Now that every journalism major who is reading this has gotten over that is took me four paragraphs and almost 400 words to even tell you what the topic of this article is, lets dive in. Articular cartilage is found on the ends of our bones. It has multiple functions such as shock absorption and force distribution as well as creating a low friction, lubricated surface for movement to take place. It is crucial for healthy, pain free movement. Unfortunately, cartilage is exceptionally poor at healing and when more significant damage occurs, it does not heal at all. This eventually leads to osteoarthritis and eventually, pain and a loss of function. While a tremendous amount of research has been conducted over the past two decades and all sorts of surgical approaches have been developed, they still have mixed and limited outcomes and are certainly not a first line treatment for most injuries.

Most individuals want to maintain an active healthy lifestyle. While that can be broadly defined from the person who just wants to go to the market and walk around pain free to those who are trying to have a daily exercise routine and engage in various sports everyone who is suffering from cartilage damage of any extent could benefit from a simple supplement that supports cartilage healing.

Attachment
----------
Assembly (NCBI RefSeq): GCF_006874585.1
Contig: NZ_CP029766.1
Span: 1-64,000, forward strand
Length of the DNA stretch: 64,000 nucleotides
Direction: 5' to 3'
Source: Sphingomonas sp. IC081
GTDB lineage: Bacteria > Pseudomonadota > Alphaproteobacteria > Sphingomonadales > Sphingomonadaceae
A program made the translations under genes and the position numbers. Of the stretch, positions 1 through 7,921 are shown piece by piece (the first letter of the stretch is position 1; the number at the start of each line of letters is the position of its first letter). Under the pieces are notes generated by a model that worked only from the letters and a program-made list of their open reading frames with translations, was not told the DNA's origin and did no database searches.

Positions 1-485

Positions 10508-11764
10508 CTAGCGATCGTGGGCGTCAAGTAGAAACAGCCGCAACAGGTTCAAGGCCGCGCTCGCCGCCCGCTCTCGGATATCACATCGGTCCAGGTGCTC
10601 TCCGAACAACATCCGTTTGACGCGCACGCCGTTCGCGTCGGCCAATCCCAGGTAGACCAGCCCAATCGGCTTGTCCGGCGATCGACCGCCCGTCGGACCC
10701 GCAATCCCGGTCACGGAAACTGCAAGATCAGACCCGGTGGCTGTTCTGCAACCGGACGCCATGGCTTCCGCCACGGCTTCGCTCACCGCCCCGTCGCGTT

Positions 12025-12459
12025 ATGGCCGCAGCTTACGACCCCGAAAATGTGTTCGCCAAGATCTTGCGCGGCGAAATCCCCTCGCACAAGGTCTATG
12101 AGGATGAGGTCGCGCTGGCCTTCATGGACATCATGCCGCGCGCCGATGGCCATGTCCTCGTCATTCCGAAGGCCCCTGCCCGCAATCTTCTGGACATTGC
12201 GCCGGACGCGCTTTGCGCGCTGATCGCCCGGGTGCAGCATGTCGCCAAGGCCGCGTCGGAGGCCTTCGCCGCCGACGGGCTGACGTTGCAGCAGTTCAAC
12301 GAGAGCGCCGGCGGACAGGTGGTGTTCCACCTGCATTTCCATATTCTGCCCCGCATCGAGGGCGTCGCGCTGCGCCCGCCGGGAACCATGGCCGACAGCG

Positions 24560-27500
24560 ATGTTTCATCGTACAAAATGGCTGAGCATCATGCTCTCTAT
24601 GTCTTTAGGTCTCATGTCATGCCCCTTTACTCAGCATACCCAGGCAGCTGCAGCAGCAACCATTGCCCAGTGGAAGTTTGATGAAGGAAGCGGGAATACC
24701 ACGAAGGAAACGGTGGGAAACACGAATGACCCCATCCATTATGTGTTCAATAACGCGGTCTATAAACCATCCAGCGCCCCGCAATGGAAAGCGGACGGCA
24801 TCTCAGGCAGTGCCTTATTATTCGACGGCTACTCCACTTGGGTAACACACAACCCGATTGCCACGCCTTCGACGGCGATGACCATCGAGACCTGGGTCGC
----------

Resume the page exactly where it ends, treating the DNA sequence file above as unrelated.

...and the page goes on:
Now anyone who knows me knows that I do not support the magic pill approach towards health and fitness. As of the time of this writing I do not have a single person I work with taking any supplements with the exception of those who have been tested by their physicians and found to be low on vitamin D. If I am going to support anyone taking any supplement, I want to see that there is a broad base of research showing, or at least strongly suggesting that a supplement works. So, let us look at what the research says about collagen supplementation and its effect on cartilage.

The Data

A double-blind, placebo-controlled randomized study by Kumar et al. (2015) found improved pain and function levels in osteoarthritis patients. Another 2016 study by Lugo et al. also found similar improvements.

In a 6-month study (Puigdellivol et al. 2018) of 130 osteoarthritis patients recruited from hospitals a dietary supplement containing a combination of hydrolyzed collagen, chondroitin sulfate and glucosamine showed significant improvement and in pain and function. It should be noted that chondroitin sulfate and glucosamine could be responsible for all or some of the improvement, though this does add to the body of literature that supports collagen supplementation.